The easy answer is that I wanted to make this movie with friends, because it was so different and so unusual and challenging, I didn’t want to have to explain to anybody who didn’t already trust me. But more so than that, I knew that we would have very little time with the two characters together before the husband dies, and I wanted to make sure that we felt like they were a couple. And I wanted to ensure that the love they felt for each other in the complexity of their relationship was ringing loud and clear before we yank him out of the movie. And I knew that they could do that. Their chemistry on our first film was so strong that we wound up writing more scenes for the two of them together because we wanted to see them together on-screen more, and that movie wasn’t meant to be a love story but turned into one because of what they brought to it. So I knew that, within the space of five to eight minutes, they could convey the sense of two people who have spent a long time loving one another and that would provide a platform for the audience once Casey dies and becomes a ghost. A platform for understanding the grief that Rooney feels. And they did it. I mean, all they had to do is lay in bed and make out with each other for five minutes on camera, and you’re like, “That’s a couple who love one another,” and it’s very palpable and very, very electric and I love utilizing them. Someday I’ll make a movie where one of them doesn’t die or go to jail, and we get to watch them together, because they are just wonderful together. 

I found the image of the ghost on-screen very reminiscent of old Charlie Brown and Garfield cartoons, which was very different and at moments, very striking.

And being that Casey spends the majority of the film as the ghost, acting under a sheet, did you find directing to be more of a challenge in getting what you needed on film? 

Initially. Everything involving that ghost was a challenge at first, because it didn’t work the way I thought it would. It was meant to evoke the things you mentioned, like Charlie Brown and Beetlejuice, sort of this charming naïveté to the costume that I thought would extend the performance. And I wanted audiences to recognize Casey under the sheet. I wanted him to be able to perform under that sheet and to use body language to convey things in lieu of dialogue or facial expressions, but that just wasn’t working. So over the course of the shoot, we started to just remove that performance and go back and reshoot things from the beginning of the movie to remove that performance, and ultimately, the ghost worked best when he was doing very, very little. So in terms of what the directing process was like, it was often more about where he’s going to stand or sit in the scene and then beyond that decision, which was a big part of it, I would just explain as we were shooting what he needed to do. I would just call out the actions, one at a time. It was a very mechanical thing, it wasn’t an emotional experience, but we needed to do that for the actual finished product to have the emotional volley that it does, because if we did anything more intuitive, or instinctive or even just me letting him be himself under that sheet, the illusion would just fall away almost immediately.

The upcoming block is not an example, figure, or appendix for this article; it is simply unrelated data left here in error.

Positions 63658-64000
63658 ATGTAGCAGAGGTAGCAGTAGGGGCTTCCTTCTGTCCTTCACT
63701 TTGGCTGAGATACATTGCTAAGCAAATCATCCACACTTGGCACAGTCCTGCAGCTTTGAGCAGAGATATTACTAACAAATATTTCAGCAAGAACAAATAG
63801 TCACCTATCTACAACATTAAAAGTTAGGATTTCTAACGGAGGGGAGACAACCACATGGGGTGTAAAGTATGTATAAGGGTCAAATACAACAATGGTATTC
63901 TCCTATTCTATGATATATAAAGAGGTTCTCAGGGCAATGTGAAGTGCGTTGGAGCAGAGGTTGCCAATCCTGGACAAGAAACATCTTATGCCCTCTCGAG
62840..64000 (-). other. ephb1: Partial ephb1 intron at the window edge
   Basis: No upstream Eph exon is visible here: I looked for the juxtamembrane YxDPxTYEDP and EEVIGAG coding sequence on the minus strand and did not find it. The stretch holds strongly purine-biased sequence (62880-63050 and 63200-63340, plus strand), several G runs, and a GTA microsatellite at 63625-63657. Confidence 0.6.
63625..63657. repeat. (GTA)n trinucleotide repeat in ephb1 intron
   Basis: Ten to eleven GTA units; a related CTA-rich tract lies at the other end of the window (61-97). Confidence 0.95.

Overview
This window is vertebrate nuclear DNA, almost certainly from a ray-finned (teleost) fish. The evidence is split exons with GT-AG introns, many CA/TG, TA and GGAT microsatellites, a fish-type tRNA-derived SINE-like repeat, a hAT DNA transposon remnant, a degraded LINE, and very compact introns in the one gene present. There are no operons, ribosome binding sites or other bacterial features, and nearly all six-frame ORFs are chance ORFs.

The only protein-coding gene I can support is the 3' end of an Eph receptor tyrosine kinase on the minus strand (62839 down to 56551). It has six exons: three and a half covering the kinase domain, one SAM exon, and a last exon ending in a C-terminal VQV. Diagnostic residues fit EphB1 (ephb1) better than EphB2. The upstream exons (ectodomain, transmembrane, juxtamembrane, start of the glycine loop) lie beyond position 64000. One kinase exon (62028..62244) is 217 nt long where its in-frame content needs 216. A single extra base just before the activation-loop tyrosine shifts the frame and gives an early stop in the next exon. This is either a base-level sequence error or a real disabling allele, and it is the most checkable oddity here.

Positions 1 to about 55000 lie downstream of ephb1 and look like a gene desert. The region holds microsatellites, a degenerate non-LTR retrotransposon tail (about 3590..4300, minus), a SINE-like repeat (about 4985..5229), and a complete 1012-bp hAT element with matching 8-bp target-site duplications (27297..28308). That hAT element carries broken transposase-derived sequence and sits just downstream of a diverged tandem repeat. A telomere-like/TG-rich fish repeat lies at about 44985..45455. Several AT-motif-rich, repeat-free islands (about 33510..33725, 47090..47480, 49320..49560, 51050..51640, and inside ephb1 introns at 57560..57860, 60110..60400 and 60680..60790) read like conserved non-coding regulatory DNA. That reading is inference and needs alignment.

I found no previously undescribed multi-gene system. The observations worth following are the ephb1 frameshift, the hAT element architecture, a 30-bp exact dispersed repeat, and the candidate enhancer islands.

The music in the film is also very striking and distinctive, and you’ve spoken before on how Daniel [Hart, who handled the film’s soundtrack], took the main song, “I Get Overwhelmed,” and incorporated pieces of it into the overall score. Was that something you had idealized from the start?

The song was the first thing we had and so that was always going to be there in the movie as a centerpiece—actually, it was originally at the beginning but very quickly we realized that scene would come in the middle—and the great thing about working with Daniel now is that we don’t have to talk about things that much.We’ve done enough movies together at this point, that he just sort of gets what the movie needs and I know he’ll complete the picture. My job is getting the movie two-thirds of the way there and he brings it home. I’m sure we talked about using the song as a platform or as the bedrock for the rest of the score, but it wasn’t a big decision. It wasn’t like a light bulb appearing overhead, where we realized that would be the perfect way to utilize the elements of that song or the perfect way to expand the musical world of the film. It just felt like a natural thing to do. I’m sure we talked about it, but more prevalent in my memory is him just bringing in some music and showing me where the song started in there and saying, “If you listen to the string section very, very closely, you’ll detect the string section from the song but it’s been slowed down and turned into something else.” He would always show me how the music related to the song, but it wasn’t a conscious process...that wasn’t our marching orders when it came to writing the score.

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Rooney Mara and Casey Affleck in A Ghost Story. Photo by Bret Curry. Courtesy of A24.